Types Of Homestead Mortgage Exemptions
Here are a few examples of homestead mortgage exemptions in individual states. (Note: The exemptions listed below are typically not the only ones the state offers.)
The homestead exemption in Utah is included in the state constitution, allowing all homeowners to reduce the taxable value of their home by $7,000. The homestead exemption in New York is for veterans who have served in the U.S. armed forces and are homeowners. Depending on the type of service, several types of exemptions are offered. One of them, the Alternative Veterans Exemption, gives a 15% percentage exemption to veterans who served during a time of war, and is offered in more than 95% of the state’s cities and towns.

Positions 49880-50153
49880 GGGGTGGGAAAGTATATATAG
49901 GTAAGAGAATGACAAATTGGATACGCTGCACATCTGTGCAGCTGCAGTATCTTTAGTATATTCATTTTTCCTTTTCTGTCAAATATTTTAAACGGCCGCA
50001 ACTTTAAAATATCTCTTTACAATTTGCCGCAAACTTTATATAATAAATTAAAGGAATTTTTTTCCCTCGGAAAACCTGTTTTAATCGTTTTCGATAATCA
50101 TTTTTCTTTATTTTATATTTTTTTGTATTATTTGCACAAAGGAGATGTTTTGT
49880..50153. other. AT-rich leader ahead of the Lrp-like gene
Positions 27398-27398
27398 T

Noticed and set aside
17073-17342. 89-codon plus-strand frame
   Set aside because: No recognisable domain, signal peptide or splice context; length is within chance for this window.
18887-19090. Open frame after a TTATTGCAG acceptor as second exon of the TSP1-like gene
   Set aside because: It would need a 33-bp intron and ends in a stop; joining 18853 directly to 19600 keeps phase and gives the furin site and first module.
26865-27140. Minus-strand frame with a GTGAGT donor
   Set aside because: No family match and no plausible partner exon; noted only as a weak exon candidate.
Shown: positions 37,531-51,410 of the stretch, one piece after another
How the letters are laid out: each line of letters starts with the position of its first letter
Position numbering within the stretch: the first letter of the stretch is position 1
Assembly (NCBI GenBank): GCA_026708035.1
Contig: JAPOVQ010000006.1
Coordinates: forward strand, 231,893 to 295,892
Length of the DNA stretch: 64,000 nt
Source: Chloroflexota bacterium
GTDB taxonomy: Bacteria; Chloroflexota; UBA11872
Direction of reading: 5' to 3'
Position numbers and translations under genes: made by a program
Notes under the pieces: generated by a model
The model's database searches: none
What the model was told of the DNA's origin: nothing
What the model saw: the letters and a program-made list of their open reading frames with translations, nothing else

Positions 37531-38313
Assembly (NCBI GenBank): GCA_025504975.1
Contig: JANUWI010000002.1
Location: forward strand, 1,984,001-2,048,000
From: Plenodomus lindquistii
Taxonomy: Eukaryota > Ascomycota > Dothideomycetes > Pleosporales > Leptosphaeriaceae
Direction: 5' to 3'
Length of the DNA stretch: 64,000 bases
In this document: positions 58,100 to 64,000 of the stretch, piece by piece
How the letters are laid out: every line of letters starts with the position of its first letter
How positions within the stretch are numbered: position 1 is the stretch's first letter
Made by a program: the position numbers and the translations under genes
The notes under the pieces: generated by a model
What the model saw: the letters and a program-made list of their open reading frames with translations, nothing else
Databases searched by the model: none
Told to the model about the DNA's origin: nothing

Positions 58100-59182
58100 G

The homestead exemption in Texas, called the General Residence Homestead Exemption, allows homeowners to reduce the taxable value of their homes by $25,000 for school district taxes. The state’s Age 65 or Older or Disabled Persons exemption gives people in those categories an additional $10,000 exemption on the same taxes.
The homestead exemption in Florida allows homeowners to exempt up to $50,000 of the taxable value of their homes. The first $25,000 applies to all property taxes, which include school district taxes. Homeowners who have properties valued between $50,000 to $75,000 can deduct up to another $25,000 for non-school property taxes only. The state also exempts quadriplegic people and surviving spouses of first responders killed in the line of duty from all property taxes.